Daylight is a grading decision tool and dailies platform made for DPs and directors to establish looks and visualise what they have shot, on set or on location. Users can author and apply complete Baselight looks to all shots using a compact grading interface. As well, Daylight can read data from the headers of camera and audio files and display relevant metadata fields.
Beyond dailies, the software's support for nearly any camera and deliverable format, as well as rescaling, filtering, masking and burn-in operations, and colour transforms, means that all of a project's deliverable requirements can be met by the one application.
FilmLight developed FLIP on-set preview system to give directors and DPs a chance to be more creative while they are still on set, and then channel their creative decisions through to finishing. The production's colourist first generates a database of looks on Baselight, and loads them into FLIP as BLG files, which hold all of the grading metadata for each look. FLIP is then used on the set to apply the looks to live camera HD-SDI monitoring feeds, which can then be adjusted using FLIP's Baselight grading tools.
Colouring the Future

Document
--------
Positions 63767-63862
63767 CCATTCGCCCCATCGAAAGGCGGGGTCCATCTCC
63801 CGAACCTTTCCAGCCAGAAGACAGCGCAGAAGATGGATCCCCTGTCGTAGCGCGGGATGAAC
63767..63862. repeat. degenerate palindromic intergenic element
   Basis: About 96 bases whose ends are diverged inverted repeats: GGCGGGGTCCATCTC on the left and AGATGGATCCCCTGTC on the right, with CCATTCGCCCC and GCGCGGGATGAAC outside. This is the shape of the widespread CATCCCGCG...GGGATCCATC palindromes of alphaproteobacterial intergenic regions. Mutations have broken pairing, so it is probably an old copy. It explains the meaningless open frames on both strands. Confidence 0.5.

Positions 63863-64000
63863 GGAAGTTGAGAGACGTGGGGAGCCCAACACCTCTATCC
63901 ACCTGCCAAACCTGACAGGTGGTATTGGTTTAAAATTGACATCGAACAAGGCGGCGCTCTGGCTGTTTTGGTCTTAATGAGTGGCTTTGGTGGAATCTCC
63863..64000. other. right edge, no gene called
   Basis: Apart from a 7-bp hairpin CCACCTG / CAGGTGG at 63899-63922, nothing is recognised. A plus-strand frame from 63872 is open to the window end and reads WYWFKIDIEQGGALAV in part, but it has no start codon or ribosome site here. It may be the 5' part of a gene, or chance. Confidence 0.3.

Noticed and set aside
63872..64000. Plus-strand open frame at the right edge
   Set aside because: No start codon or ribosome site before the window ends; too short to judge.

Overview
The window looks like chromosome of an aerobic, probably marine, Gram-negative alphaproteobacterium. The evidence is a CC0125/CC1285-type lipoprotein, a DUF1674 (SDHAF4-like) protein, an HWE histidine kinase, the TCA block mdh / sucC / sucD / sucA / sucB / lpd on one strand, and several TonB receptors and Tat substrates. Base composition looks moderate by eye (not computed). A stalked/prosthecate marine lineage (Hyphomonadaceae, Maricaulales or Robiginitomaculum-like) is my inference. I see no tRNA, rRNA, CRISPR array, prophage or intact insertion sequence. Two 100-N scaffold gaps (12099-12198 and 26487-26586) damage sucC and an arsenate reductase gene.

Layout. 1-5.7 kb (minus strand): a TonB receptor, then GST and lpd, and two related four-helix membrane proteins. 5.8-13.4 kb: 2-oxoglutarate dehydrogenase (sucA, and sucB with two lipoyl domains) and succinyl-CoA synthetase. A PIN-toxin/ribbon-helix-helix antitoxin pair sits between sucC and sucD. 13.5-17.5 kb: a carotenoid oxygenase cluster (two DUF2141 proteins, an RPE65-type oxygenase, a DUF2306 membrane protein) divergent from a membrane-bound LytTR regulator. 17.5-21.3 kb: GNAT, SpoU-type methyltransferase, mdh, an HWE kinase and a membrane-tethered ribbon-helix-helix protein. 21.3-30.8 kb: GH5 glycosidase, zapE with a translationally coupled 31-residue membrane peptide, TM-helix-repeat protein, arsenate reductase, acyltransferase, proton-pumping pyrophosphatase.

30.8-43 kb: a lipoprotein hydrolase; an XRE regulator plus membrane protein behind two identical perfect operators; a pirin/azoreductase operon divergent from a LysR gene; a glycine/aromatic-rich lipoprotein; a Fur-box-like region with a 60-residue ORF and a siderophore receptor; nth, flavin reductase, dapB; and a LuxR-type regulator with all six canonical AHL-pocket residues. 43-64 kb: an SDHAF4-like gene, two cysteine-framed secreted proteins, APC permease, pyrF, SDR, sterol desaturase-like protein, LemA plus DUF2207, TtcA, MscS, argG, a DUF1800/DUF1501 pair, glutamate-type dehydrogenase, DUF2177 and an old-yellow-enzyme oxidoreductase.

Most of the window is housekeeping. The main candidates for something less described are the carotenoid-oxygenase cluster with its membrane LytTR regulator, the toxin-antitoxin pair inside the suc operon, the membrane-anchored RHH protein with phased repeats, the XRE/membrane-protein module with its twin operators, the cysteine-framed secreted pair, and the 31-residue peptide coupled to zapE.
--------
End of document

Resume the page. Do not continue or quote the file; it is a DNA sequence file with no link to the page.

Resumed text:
Isaac has advice for people who have recently started to learn grading tools, including the downloadable Baselight STUDENT software. He said, “Colour correction is not only about the technique. For me, the most compelling factor is that of observing the world, nature and art. So when a moment comes in which you have to make an aesthetic judgment, you have all of that in mind to support you as you sit in front of the software.”
“I would also like to point out to student colourists today that they are a very fortunate generation to have a grading system like FilmLight on their computers to practice and experiment with. Until very recently, the only way for someone to have access to such a system was to be an assistant and wait for the end of each day for a chance to practice.”
He notes it can be difficult to reply to people outside the industry who ask exactly what colourists do. He usually says that he helps tell stories through the manipulation of colour, similar to the work of the impressionist painters, whom he especially admires.
“I like the use of colour in Annie Leibovitz's photography also, but I think I find much more inspiration in my observations of the world. After all, what we do in colour correction is not done on a blank canvas but always starts with a given image that we manipulate with the references to our chromatic memory.
“I am working on an article now that talks about the coincidences of harmony in music and colour, which for me is how to explain the order of the universe, beauty in nature and how we are inherent within it. To me, the most important endeavour is to never to stop learning. So, over the coming years I see myself becoming a better colourist with opportunities to work on diverse, international projects.” www.filmlight.ltd.uk